On the Australian Housing Shortage
For anyone who thought that housing policy was tending in the right direction in Australia, a recent statement by ANZ Bank’s senior economist, Paul Braddick should hit like a bucket of cold water. Braddick was widely quoted in the media to the effect that the growing housing shortage is setting Australia up for the “mother of all housing booms.” Commonwealth Securities chief equities economist Craig James predicted that both house prices and rents would be driven higher by the shortage.
And then there was the BIS Shrapnel Residential Property Prospects report, which predicts huge increases in median house prices by 2011. Overall, BIS Shrapnel projects house price increases that would add nearly another year’s median household income to pay for the median priced house. Already housing is more than twice as expensive as it should be relative to historic income norms. Indeed, if the trends BIS Shrapnel projects are accurate, Sydney would become the most expensive market in the Anglosphere, as Californian markets implode due to their unsustainable cost inflation.
But wait a minute. Housing shortage? Australia? Is there not enough land? Are there not enough builders?
True, population growth is greater than in nearly two decades. However, fast population growth is nothing new in Australia. Much higher growth rates were accommodated in previous decades. In the 1950s, the annual growth rate was a full one-half greater than the present elevated rate. During the 1960s, the annual growth rate was a quarter greater. Yet, somehow, Australia was able to provide housing for this strong growth both from both domestic expansion and immigration. Thus, the higher present population growth rates, in and of themselves, do not justify a housing shortage.
There could be a problem if there is not enough land or if the housing industry is not up to the challenge. However, that is hardly the case.
Less than 0.3 percent of Australia is urbanized. That means there is plenty of land in Australia. There is substantial land for growth around all of the nation’s major capital cities.
Australia has, according to international studies, one of the most entrepreneurial home building industries in the world. That industry is capable of providing whatever level of new housing is required to accommodate whatever should be the number of new Australian households.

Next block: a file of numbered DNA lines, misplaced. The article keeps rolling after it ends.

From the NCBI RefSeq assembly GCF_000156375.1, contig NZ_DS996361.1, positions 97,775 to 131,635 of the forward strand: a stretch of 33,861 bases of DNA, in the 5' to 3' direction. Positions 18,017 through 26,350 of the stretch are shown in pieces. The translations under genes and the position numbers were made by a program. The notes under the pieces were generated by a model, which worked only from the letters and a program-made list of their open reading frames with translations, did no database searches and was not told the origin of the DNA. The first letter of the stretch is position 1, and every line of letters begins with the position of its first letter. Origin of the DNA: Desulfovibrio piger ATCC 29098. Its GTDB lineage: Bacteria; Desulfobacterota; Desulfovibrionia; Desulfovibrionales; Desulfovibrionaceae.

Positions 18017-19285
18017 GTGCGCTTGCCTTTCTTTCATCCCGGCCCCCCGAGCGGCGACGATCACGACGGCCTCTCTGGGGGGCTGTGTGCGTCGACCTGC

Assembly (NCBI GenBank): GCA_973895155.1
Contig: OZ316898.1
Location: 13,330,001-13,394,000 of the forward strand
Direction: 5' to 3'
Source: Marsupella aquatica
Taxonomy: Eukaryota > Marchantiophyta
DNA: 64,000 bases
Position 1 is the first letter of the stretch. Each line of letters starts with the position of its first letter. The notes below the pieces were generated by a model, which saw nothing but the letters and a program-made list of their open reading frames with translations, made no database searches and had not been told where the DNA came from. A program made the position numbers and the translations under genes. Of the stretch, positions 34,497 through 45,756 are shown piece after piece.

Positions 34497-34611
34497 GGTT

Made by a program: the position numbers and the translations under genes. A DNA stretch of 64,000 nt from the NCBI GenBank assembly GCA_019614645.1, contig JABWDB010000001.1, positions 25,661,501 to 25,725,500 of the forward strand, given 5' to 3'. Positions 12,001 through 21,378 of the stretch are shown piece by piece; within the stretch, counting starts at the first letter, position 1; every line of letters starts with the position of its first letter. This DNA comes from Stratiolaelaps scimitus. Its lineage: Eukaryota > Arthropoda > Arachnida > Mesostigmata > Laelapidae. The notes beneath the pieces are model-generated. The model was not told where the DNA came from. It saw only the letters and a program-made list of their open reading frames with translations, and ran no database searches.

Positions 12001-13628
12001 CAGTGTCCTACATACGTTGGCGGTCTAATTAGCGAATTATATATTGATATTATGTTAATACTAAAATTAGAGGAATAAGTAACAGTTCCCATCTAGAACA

The problem is thus neither a shortage of raw land for development or a shortage of building capacity. It is policy.
The problem is the land use policies that have been adopted in the states. In every state, as well as the Northern Territory and the ACT, conscious policies have been adopted that to severely restrict the expansion of the housing supply. Arbitrary lines --- sometimes called urban growth boundaries --- have been drawn around urban areas. Generally, new housing must be built within these constraining belts. As anyone remotely familiar with economics knows, restricting supply drives up prices.
The net effect of the restrictive policies is to cartelize the market for land. Owners of land that can be developed ask a higher price. It is important to understand that house prices have not gone up much at all, indeed they have fallen relative to inflation in some areas. What has risen is the price of land. It is the escalation of land prices in a rigged urban land economy that is responsible for Australia’s housing shortage.
There are other issues too, such as huge infrastructure fees and master planning requirements that add so much to the price of housing. The stark reality is that if the urban planning policies of today had been in place in 1947, all of the efforts of Labor and Coalition governments to encourage home ownership would have failed --- as miserably as have the recent efforts.
Put in human terms, Australia’s housing shortage represents the deliberate government withdrawal of the Great Australian Dream for many households. Worse, the economists tell us that things are only going to get worse.
For all the rhetoric about housing affordability, there is a single, simple answer --- the regulations must be relaxed. There is no other affordable or sustainable way to restore housing affordability. It is truly remarkable --- and unfortunate that the “lucky country” may not be able to adequately house its hopeful and growing population.